What and when do I tell the kids? Children like to know what's going on. What to expect? I recommend telling them what to expect, with each major transition, i.e. Daddy's moving to another house. He will still be seeing you on Saturdays after soccer but he won't be home as much during school nights. When you know the relationship is over, it's best if you can both tell the child what to expect and assure them that the love for them has not changed. It is helpful to even create a calendar they can see and be consistent with it.

When do I begin looking for a new partner? Garth Brooks sang, "Learning to live again is killing me" and it's for this reason, that from a psychological and emotional perspective I always encourage my clients to hold off on rushing into something new until they have figured out what went wrong in the last relationship. Just because he left or betrayed you doesn't mean that there was not a breakdown in the dynamic between you both, which means you may have some issues to work through. This might be especially the case with women who are completely "surprised" by their husband's affair and when they felt they were "best friends and there was no chance of this happening". Then I have them question the real intimacy in that relationship. What was the intimacy based on? Were they talking openly and deeply? Were they still making love? Were they still aware of subtle changes in their partner's life? How did they miss all that? From that point on, their individual work is about grieving and looking inward for change.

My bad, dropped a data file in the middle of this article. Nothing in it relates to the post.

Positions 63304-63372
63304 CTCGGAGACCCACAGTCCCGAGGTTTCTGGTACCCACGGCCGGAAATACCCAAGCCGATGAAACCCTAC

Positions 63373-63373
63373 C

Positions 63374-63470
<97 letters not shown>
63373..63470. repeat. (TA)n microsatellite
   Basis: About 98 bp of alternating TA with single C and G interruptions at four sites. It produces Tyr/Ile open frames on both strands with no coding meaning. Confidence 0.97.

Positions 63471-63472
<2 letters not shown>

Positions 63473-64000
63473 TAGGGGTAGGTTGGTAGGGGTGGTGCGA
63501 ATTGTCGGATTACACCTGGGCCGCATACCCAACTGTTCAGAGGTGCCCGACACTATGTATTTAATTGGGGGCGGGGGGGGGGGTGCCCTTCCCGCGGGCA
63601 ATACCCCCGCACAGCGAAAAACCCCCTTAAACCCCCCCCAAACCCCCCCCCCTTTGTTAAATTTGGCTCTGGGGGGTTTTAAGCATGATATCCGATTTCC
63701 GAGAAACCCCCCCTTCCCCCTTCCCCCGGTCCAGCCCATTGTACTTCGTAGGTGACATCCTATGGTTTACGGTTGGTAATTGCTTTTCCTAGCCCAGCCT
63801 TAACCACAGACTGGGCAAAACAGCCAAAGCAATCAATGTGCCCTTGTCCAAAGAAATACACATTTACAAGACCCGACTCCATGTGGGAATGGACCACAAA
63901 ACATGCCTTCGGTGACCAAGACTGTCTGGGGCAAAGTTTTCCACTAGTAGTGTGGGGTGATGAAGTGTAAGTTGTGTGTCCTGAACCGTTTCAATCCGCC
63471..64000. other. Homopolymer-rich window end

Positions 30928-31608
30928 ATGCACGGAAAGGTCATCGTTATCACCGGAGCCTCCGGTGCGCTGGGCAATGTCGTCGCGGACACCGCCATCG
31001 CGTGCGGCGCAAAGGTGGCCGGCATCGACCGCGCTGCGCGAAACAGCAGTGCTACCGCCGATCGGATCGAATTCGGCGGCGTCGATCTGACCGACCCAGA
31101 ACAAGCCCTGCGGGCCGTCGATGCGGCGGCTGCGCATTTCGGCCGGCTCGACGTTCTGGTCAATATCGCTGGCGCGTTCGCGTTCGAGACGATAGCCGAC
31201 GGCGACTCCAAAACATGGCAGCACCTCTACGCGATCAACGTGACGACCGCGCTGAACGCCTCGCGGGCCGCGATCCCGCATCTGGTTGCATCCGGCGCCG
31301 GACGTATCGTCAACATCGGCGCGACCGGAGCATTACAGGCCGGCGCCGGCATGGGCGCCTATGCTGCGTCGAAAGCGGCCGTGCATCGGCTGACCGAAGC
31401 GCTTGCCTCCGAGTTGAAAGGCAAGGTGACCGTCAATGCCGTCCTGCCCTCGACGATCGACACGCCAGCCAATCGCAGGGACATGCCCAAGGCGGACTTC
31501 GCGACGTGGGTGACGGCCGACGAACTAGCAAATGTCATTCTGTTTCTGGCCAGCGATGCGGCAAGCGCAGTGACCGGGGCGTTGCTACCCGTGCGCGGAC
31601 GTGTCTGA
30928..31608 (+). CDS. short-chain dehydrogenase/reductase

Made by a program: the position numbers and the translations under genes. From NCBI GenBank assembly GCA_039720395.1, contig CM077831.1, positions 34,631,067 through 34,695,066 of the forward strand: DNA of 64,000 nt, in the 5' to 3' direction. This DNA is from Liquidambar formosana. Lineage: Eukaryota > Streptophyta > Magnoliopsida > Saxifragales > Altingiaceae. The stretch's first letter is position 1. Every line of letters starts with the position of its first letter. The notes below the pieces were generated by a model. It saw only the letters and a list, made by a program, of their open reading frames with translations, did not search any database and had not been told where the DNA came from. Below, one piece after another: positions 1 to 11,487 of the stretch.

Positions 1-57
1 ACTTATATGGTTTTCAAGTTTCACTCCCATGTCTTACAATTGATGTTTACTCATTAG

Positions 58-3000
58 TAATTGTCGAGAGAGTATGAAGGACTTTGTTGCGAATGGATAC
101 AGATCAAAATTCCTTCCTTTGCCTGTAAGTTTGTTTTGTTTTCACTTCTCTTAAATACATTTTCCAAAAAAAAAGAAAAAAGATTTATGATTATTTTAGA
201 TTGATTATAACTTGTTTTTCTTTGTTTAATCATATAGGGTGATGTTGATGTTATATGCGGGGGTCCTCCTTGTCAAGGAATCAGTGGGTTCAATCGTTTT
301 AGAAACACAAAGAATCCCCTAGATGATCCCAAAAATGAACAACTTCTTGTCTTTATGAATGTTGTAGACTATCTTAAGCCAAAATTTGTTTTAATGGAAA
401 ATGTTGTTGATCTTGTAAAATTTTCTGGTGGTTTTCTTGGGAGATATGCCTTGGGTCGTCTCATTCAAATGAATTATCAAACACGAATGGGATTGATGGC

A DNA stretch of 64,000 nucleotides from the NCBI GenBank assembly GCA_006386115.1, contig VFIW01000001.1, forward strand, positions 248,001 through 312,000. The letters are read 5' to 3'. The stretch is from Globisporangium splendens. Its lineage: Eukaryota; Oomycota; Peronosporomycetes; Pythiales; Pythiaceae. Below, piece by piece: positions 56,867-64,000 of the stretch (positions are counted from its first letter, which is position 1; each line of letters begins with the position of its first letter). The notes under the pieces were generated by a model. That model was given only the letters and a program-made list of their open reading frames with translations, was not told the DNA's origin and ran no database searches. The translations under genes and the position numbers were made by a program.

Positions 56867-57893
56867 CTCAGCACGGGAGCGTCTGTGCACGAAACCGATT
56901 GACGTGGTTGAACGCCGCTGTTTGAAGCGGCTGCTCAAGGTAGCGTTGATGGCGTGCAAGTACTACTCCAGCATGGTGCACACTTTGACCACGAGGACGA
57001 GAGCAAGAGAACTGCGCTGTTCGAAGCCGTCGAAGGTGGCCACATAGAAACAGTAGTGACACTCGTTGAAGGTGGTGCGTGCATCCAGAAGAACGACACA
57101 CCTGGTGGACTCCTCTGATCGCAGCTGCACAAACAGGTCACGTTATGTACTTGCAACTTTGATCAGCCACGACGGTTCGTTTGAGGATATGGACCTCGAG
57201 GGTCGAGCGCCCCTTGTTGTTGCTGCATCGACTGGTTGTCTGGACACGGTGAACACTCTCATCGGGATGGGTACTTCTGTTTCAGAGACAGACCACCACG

Don't rush towards rebound. Take your time to get through the wreckage piece by piece. Give yourself time to accept and grieve. With each exhale you are moving closer to a new life and new possibilities.

The Privilege of Fatherhood